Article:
Finance Property ‘Generation Rent’ and the ruinous rule of unfair and unjust laws

‘Generation Rent’ and the ruinous rule of unfair and unjust laws

negative gearing capital gains
Real estate agents say buyers are beginning to ask more questions about NBN when inspecting properties. Photo: Getty
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Shadow Treasurer Chris Bowen gave a good speech on Tuesday, promising to super-size Labor’s planned banking royal commission.

Originally intended to flush out illegal and deceptive activity in the banks, a royal commission should, he says, spring clean their legal activities too because that’s where the real damage to the economy is occurring.

Actually, Labor doesn’t need a royal commission to address the problem Mr Bowen described – namely, the hodge-podge of regulations being used to deal with the housing-credit bubble. A bit of well-written legislation would do the job just fine.

He is right, however, that we have a problem.

The key regulators who influence bank behaviour – the Reserve Bank, the Australian Prudential Regulatory Authority and the Australian Securities and Investment Commission – are discharging their duties admirably, but are still somehow allowing the banks to gobble up more and more of Australian life.

Australia’s growing private debt to GDP ratio, he points out, is second only to Switzerland’s, at 123 per cent.

Mr Bowen spoke about the need for banks to be “unquestionably strong”, complained about the “composition of the property market, investors versus owner-occupiers”, and repeated regulators’ concerns that household debt is making the economy less resilient.

Well that’s all true. But if he wants to sharpen his rhetoric, he’d should reframe those comments from the perspective of young Australians.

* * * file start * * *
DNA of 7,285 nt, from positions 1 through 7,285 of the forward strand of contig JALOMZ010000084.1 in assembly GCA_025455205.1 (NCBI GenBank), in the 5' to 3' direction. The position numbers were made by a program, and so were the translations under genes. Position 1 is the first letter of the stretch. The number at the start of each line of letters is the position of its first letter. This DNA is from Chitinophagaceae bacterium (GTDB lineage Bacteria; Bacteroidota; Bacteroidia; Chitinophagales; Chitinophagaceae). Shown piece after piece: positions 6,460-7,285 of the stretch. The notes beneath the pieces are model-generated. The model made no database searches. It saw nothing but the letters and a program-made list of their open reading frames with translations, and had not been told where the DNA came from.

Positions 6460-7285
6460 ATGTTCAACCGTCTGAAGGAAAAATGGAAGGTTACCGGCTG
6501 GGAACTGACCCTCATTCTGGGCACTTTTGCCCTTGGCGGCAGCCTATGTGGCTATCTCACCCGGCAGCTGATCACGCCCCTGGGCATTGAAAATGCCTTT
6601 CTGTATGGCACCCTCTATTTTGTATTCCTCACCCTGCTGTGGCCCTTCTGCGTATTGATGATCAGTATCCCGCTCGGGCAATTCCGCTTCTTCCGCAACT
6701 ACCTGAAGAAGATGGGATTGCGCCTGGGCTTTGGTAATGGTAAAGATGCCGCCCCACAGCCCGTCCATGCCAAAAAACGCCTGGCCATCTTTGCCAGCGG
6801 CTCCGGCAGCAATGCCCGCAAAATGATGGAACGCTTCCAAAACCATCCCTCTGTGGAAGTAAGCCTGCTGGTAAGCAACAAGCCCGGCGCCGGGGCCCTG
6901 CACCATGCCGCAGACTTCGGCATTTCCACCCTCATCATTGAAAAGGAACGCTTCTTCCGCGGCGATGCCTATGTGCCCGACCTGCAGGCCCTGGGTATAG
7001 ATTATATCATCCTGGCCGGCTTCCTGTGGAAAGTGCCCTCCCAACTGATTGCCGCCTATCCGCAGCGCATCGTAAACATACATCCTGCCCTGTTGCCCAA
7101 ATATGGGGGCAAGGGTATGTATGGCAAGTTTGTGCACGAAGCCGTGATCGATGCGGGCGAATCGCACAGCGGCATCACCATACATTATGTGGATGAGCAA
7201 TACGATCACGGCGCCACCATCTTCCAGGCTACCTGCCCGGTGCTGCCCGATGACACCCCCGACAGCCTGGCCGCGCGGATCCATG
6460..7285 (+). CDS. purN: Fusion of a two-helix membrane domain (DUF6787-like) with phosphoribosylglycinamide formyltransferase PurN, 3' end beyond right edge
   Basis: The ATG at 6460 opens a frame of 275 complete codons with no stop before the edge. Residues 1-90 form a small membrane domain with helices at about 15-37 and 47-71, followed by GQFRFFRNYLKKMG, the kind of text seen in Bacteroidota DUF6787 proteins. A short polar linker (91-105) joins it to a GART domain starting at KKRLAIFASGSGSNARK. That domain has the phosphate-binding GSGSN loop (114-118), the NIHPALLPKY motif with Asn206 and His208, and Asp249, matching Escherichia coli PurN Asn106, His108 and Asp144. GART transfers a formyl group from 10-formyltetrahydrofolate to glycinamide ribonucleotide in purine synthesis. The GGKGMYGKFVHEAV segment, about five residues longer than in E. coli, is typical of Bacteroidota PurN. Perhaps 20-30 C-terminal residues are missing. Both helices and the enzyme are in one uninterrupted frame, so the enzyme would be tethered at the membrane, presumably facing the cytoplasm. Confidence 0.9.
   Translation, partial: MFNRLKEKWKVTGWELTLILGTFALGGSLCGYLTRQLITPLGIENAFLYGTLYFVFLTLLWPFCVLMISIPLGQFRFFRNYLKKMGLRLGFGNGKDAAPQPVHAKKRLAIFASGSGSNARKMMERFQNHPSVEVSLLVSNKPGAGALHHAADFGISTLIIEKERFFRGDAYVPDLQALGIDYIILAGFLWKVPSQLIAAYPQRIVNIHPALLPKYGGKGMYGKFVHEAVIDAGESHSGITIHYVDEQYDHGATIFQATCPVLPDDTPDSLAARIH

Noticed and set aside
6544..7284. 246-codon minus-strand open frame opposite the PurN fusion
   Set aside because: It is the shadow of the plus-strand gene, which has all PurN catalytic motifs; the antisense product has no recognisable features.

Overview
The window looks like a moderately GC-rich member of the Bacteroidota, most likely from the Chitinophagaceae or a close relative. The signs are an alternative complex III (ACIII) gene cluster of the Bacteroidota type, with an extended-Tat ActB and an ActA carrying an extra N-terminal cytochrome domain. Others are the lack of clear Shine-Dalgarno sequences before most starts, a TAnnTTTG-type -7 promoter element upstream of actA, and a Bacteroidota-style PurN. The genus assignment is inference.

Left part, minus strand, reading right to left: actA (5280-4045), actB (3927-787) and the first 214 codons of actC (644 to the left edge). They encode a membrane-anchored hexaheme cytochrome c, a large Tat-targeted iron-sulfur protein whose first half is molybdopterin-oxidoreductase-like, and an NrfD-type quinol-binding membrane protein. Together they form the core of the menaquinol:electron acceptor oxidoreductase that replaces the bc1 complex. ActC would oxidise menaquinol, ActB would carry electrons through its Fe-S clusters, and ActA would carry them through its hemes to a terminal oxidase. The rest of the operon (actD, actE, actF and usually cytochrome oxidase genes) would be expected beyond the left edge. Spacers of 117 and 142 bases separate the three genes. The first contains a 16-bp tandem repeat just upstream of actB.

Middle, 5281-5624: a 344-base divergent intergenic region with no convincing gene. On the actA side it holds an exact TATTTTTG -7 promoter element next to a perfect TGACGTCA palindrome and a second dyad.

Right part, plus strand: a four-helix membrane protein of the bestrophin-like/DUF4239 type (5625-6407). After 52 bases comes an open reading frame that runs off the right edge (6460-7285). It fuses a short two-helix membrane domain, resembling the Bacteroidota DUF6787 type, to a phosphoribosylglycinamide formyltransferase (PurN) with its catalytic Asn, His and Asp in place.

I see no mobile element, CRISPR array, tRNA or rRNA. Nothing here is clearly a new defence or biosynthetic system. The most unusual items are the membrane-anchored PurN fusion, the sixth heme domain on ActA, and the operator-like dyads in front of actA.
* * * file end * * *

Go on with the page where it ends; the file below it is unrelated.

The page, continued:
Intergenerational wipe-out

In the space of just 70 years Australians climbed a home ownership mountain, only to find themselves sliding down the other side.

After World War II, only half of private sector homes were owned, either with or without a mortgage, by their occupants.

That climbed rapidly to peak at 71.4 per cent in 1966 – a level that fluctuated a bit, but was essentially maintained until the turn of the millennium.

But as the housing-credit bubble inflated, and prices sky-rocketed, the home ownership rate started sliding – from 69.5 per cent in 2002, to 67 per cent at the 2011 census, and to 65.5 per cent last year.

This is a direct result of the debt bubble that Mr Bowen acknowledged in his speech, and which he rightly points out has been inflated by the property-investor tax breaks of negative gearing and the capital gains tax discount.

But wait, it gets worse. It is the younger generations – new entrants to the housing market – where all the damage is being done.

Twenty- and thirty-somethings are either being locked out of the market forever or taking on budget-crushing mortgage repayments.

Some among those age groups may eventually receive large inheritances from their property-owning parents – assuming, that is, that today’s sky-high valuations do not tumble in the years ahead.

But for those that do not, one of two dismal economic futures awaits.

Firstly, the members of ‘Generation Rent’, on present settings, will face an under-funded retirement.

That’s because Australia’s superannuation system, and the complementary state pension, were calibrated in the early 1990s for a nation in which most people did not have to pay rent in retirement.

Secondly, the young Australians ‘lucky’ enough to secure huge mortgages will wave goodbye to a proportionally larger chunk of their household budget each month over the next 25 or 30 years, if they wish to actually pay off their homes.

Low interest rates, remember, only reduce the interest bill. The principal repayments not only stay the same in nominal terms, but in a low interest-rate environment they are ‘eroded’ more slowly by inflation.

Get to the root of the problem

So the problem, as Mr Bowen defines it, is the overlap and confusion of “ad hoc” attempts by regulators to head off disaster – particularly APRA’s attempts to slow mortgage lending.

But surely it’s better to remove the cause of those policy contortions than to unscramble the omelette.

As it happens, Labor last year pledged to reduce the wealth-redistributing and bubble-inflating tax incentives of negative gearing and the capital gains tax discount.

That policy should go further, but at least it’s a good start.

So, yes, let’s have a royal commission into the illegal practices of the banks.

But as for ending the perfectly legal attack on the finances of young Australians, Labor only has to deliver what it’s already promised.

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